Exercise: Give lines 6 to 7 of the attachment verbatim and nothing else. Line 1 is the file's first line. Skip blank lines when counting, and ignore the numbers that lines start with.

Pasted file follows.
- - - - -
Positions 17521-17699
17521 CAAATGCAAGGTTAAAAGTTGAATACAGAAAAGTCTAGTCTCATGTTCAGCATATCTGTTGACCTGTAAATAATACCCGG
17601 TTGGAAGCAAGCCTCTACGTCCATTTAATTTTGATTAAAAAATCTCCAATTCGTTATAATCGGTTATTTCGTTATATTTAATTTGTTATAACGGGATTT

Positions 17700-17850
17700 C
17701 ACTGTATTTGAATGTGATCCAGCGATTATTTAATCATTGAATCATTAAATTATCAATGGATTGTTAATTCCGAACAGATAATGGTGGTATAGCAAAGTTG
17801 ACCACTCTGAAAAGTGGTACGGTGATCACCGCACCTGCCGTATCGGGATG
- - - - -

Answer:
17701 ACTGTATTTGAATGTGATCCAGCGATTATTTAATCATTGAATCATTAAATTATCAATGGATTGTTAATTCCGAACAGATAATGGTGGTATAGCAAAGTTG
17801 ACCACTCTGAAAAGTGGTACGGTGATCACCGCACCTGCCGTATCGGGATG